Third, parties applying to have their settlement agreement recognised under the Convention must supply a number of documents to the competent authority of the state in which they wish enforcement to take place, including the settlement agreement signed by the parties and the mediator and evidence that the settlement agreement had resulted from mediation, also signed by the mediator.

Commentators have noted that in some jurisdictions, mediators may be reluctant to sign the settlement agreement as to do so may be seen as endorsing an agreement in which the mediator is supposed to remain neutral, or that it may breach the mediator’s duty of confidentiality. The Convention therefore includes the possibility that a party may provide “any other evidence acceptable to the competent authority” to prove validity of the settlement agreement.

Grounds for refusing relief

The competent authority may nevertheless refuse enforcement under the Convention. Grounds for refusal include that:

  • a party to the settlement was under some form of incapacity;
  • the settlement agreement is technically ineffective, is not binding or not final, or has been subsequently modified;
  • the obligations in the settlement agreement have already been fulfilled or are not clear or comprehensible;
  • granting relief would be contrary to the terms of the settlement agreement itself;
  • there was a serious breach by the mediator of standards applicable to the mediator or the mediation, without which breach that party would not have entered into the settlement agreement;
  • there was a failure by the mediator to disclose circumstances that raise justifiable doubts as to his or her impartiality or independence and that failure had a material impact or undue influence on a party which would not otherwise have entered into the settlement agreement;
  • it would be contrary to the public policy of the state where enforcement is sought (for example, fulfilment of the underlying contract would amount to fraud or would be otherwise illegal);
  • the subject matter of the dispute is not capable of settlement by mediation under the law of the state where enforcement is sought.

In practice, demonstrating the existence of a ground on which to challenge enforcement may be difficult. For example, there is no explanation or guidance of when a breach by a mediator will be “serious” enough to enable a party to argue it would not have entered the agreement but for the breach. Nor is any indication given in the Convention of what “standards” will be applicable to the mediator. There are no internationally accepted standards of conduct for mediators or mediations, and regulation is left to local law and practice. As will be seen from this Review of mediation practice across the globe, in many jurisdictions mediators must undergo training and be formally accredited. In others, mediators agree voluntarily to self-regulation. In yet others, however, there is no regulation at all. While doubtlessly most mediators conduct themselves to the highest principles, the lack of applicable standards could provide a basis for challenge. In addition, the process of challenging the enforcement of a settlement on the grounds of serious mediator misconduct or bias is likely to involve examination of the mediation process itself, displacing the fundamental confidentiality of that process.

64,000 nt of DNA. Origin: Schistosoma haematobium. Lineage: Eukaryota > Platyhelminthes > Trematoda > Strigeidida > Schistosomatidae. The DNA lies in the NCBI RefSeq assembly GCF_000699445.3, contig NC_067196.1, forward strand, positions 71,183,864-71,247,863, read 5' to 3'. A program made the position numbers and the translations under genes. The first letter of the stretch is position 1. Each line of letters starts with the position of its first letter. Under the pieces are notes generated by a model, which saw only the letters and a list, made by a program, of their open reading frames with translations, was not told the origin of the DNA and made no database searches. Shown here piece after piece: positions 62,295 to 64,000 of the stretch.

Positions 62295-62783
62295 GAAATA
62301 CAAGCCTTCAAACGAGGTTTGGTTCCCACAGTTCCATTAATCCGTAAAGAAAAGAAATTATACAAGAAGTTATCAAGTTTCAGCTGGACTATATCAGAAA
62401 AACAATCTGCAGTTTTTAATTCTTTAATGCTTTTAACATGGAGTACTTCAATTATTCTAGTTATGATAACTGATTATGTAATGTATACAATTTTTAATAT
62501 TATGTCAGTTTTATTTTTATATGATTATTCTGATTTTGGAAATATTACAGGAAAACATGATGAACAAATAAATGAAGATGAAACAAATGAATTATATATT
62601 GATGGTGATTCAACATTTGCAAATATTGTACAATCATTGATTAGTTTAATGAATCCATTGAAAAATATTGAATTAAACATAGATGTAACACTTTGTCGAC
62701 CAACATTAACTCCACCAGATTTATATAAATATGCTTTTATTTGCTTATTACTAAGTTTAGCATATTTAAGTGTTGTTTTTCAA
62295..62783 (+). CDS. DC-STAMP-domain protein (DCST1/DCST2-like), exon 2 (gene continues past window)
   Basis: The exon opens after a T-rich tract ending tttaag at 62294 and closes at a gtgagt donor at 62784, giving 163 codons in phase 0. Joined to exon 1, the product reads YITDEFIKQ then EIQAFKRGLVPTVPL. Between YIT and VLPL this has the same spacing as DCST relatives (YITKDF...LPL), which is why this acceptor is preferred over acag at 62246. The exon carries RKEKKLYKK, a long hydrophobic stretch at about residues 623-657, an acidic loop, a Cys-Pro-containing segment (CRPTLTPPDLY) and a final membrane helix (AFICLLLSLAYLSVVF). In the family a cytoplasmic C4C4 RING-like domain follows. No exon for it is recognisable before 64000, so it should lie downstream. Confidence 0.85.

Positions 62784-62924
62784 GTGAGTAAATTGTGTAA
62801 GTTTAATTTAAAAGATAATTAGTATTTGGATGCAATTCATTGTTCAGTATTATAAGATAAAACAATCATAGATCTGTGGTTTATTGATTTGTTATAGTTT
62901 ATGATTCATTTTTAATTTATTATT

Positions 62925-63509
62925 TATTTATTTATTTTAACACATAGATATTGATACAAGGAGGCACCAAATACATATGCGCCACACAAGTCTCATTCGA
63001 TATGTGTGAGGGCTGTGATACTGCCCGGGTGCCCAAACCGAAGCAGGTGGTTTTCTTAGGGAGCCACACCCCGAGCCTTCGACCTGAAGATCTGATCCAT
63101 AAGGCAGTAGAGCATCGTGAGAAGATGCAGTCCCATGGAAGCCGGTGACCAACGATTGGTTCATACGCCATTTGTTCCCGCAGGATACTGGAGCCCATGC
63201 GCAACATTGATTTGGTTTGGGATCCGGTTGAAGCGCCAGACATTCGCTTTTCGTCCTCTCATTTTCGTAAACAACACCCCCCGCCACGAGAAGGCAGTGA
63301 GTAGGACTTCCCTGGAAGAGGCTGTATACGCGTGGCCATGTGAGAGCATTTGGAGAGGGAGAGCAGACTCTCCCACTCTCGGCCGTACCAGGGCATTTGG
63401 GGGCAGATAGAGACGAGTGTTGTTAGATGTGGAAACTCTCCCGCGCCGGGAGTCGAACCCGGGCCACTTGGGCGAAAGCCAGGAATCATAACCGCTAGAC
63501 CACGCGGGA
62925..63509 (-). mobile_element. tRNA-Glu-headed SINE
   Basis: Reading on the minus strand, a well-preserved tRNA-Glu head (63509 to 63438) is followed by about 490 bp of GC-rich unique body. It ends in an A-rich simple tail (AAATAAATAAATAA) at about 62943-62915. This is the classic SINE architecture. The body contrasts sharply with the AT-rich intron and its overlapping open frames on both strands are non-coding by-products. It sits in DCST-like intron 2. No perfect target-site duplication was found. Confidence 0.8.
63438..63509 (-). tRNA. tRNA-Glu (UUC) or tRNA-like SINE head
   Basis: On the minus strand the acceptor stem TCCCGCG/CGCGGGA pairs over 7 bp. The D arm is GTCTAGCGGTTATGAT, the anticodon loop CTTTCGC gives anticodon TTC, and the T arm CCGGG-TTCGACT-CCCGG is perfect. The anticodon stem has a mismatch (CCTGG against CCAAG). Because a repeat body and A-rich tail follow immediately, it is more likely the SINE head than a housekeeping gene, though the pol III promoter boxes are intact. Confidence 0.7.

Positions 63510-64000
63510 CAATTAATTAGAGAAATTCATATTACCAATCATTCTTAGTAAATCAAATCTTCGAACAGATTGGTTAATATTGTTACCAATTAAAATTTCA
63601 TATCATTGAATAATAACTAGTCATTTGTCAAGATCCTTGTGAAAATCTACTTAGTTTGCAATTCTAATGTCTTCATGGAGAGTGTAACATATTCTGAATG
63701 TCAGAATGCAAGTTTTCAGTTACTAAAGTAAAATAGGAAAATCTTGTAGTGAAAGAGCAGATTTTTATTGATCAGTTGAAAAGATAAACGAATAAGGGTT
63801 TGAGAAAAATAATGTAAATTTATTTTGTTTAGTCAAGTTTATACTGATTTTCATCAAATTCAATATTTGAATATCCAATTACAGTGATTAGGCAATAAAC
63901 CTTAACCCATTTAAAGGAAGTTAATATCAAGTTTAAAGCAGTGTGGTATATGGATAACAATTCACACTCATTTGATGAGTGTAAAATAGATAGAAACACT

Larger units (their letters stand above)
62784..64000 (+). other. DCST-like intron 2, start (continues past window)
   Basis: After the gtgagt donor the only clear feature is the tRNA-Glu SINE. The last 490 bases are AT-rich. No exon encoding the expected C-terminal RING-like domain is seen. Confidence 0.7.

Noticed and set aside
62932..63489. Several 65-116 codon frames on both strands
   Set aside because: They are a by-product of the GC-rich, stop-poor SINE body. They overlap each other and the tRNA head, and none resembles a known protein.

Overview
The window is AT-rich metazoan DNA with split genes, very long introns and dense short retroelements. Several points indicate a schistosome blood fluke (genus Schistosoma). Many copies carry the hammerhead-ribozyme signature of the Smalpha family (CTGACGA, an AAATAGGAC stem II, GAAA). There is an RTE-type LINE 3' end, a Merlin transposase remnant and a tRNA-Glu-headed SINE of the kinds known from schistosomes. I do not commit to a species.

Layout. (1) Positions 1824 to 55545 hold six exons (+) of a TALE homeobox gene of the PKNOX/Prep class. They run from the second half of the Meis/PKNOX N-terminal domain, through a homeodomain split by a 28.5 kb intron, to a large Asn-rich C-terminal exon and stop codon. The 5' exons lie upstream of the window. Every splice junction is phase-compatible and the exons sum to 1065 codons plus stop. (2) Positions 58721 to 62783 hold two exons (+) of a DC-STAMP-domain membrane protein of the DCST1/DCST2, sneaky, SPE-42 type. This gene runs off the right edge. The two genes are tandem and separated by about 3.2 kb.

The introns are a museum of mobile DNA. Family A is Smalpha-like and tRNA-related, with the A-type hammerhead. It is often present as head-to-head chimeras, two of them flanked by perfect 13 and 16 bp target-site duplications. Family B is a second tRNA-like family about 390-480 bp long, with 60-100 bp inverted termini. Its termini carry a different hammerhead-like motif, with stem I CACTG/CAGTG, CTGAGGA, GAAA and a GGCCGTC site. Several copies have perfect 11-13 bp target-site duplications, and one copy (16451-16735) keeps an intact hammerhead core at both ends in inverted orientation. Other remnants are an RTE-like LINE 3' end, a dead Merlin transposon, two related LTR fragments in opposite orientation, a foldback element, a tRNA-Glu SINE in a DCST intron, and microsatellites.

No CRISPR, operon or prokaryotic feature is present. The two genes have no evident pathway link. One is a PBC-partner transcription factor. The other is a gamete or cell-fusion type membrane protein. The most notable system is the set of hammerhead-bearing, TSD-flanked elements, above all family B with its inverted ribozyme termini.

Practical enforcement

While anything that encourages mediation has to be a good thing, the Convention is not a “quick fix” for mediation. Despite its laudable aims, uncertainty remains about how the Convention will operate in practice. There is currently substantial leeway both in how mediations are conducted and how settlements reached are later to be enforced. The text provides that signatory states will enforce settlement agreements in accordance with their own rules of procedure. Much will therefore depend on local implementation processes. For although a major benefit of mediation is its ability to find inventive solutions to disputes, if a court’s own rules of procedure do not permit the agreed solution, the agreement may not be enforced. The onus is likely to be on the parties to self-monitor compliance with their agreement while local courts determine how to approach new situations over time. Parties will still need to seek local advice on exactly how enforcement will take place in any given jurisdiction.